The most holy week of the year for Christians is that week in which we commemorate the events of our Lord’s earthly life from his triumphal entry into Jerusalem on Palm Sunday to his glorious Resurrection on the morning of Pascha. The services for this week include unique ceremonies which help call to mind these events. But we are not merely experiencing a re-enactment of historical occurrences. We are experiencing “anamnesis” – a remembrance that makes these events real and present now in our hearts and minds. When we hear the story of Christ’s Passion in the words of the evangelists Matthew and John sung on Palm Sunday and good Friday, we are the crowd of people who cried out for his crucifixion. Christ offers us his Body and Blood at the Last Supper, and we rejoice with the women at the empty tomb when we exclaim “Christ is risen! Indeed He is risen!”
There are fleeting references in the writings of St. Justin Martyr (100-165), Tertullian (160-225) and others that give us a glimpse of how the earliest Christians observed these days. But when Christianity became free under the Emperor (St.) Constantine, and after his mother, St. Helena, discovered the Cross of our Lord, a program of building churches and shrines to mark the holy places began. Then, pilgrims from many parts of the Empire came to the Holy Land to worship at these shrines, and some wrote journals describing their experiences. The most famous of these was written by a Spanish nun, Egeria, who spent the years 381-384 in Palestine. Her diary is an invaluable source of information about Holy Week practices in Jerusalem, practices which undoubtedly influenced those in other places.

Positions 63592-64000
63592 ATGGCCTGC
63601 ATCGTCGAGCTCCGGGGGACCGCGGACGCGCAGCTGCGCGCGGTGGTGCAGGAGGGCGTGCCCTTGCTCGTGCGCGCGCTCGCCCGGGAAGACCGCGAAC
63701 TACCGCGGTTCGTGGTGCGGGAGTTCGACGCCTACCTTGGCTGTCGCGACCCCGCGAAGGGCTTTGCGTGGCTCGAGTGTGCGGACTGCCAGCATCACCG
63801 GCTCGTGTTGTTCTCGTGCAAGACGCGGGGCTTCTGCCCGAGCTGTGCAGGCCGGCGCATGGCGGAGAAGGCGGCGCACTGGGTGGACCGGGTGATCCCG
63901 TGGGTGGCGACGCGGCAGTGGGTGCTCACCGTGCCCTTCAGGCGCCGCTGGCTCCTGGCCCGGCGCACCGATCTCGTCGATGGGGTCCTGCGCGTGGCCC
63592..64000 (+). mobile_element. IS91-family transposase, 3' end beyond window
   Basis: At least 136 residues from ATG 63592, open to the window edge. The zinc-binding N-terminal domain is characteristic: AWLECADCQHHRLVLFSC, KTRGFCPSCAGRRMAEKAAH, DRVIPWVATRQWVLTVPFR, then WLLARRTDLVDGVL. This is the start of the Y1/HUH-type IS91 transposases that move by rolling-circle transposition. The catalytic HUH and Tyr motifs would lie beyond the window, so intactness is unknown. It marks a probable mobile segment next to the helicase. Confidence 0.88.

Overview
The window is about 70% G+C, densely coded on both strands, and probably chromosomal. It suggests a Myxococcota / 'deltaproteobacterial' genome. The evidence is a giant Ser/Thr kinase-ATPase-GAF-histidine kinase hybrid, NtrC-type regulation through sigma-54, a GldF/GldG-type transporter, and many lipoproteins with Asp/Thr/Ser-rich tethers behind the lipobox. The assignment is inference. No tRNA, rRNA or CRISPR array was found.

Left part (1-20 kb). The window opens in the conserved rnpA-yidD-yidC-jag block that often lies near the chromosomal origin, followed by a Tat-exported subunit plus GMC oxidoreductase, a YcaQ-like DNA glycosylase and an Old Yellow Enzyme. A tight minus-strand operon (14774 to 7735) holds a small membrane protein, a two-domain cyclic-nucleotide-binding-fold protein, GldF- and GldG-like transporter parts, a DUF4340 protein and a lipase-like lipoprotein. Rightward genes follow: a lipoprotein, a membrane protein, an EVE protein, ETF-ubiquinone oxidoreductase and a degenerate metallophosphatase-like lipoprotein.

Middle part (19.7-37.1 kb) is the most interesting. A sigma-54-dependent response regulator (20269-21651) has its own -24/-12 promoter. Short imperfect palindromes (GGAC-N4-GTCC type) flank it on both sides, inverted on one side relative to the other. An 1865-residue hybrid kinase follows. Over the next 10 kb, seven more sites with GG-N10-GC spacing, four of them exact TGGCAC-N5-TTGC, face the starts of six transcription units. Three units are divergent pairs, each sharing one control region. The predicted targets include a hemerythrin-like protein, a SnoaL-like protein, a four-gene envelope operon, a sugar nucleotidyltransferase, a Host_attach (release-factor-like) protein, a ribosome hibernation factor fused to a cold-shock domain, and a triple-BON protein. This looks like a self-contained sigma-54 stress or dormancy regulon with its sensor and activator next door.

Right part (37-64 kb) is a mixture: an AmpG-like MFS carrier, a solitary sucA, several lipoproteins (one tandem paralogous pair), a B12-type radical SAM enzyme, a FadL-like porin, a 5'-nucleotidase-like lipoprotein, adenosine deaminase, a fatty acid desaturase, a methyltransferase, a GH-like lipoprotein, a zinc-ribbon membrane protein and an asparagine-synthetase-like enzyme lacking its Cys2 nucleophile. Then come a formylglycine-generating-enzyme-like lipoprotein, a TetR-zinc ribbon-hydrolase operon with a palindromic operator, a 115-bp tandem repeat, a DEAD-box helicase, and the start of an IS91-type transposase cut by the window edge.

A new commandment I give unto you: that ye love one another, as I have loved you, saith the Lord. (Antiphon for the washing of feet on Maundy Thursday)
On Maundy Thursday, the foot washing ceremony reflects the action of Christ as he humbled himself to wash the feet of the Apostles on the night of the Last Supper. Although originally an expected act of hospitality in the Middle East, this action took on mystical meaning when our Lord used it to demonstrate the humility and service expected of the Apostles. Soon, the ceremony found its way into the services of the Church. References are made to the practice in 4th century Milan and St. Augustine (400) mentions the practice. St. Benedict’s Rule prescribes foot-washing as an exercise in humility for monks. The ceremony is mentioned in one of the manuscripts of the Georgian Lectionary, a liturgical document for the Church in Jerusalem dating from the 5th-8th centuries and one of the Councils of Toledo (694) issued a condemnation of those clerics who were omitting the rite on Maundy Thursday, implying that it had been in general use in Spain for some time prior to that date. By the Middle Ages, the ceremony was being observed by most Christian churches, in some places by the clergy and monastics only and sometimes by the lay people as well. Sometimes the ceremony occurred in the context of the Divine Liturgy for Maundy Thursday and sometimes as a separate ceremony.
Of the several antiphons which are provided for singing during the foot-washing ceremony, the beautiful hymn, Ubi caritas (“Where charity and love are, there is God”) dates from the 9th century. The sign of humility which the foot-washing ceremony evokes prompted many European monarchs during the Middle Ages to imitate our Lord’s actions. This usually took the form of the king washing the feet of 12 poor men (representing the Apostles) and then giving them a purse of coins and treating them to a banquet. (A form of the “Royal Maundy” is still practiced by the Queen of England each Maundy Thursday, but she only presents the monetary gift and no longer washes feet.)
Behold the wood of the Cross, whereon was hung the world’s salvation. O come, let us worship. (Antiphon for the unveiling of the Cross on Good Friday)
The Good Friday Veneration of the Cross is probably the oldest of the Holy Week ceremonies which were derived directly from the practice in Jerusalem. The pilgrim Egeria tells us of the wood of the True Cross being displayed from 8:00 am until noon on Good Friday so that people could pass by it and venerate the precious instrument of our redemption.
There is evidence of the same kind of veneration of the relic of the True Cross in Rome at the church of Sancte Croce by the year 700. Very soon, most churches in the West were observing a similar ceremony, using a simple wooden cross, with the veneration occurring in the Pre-Sanctified Liturgy before the distribution of Communion.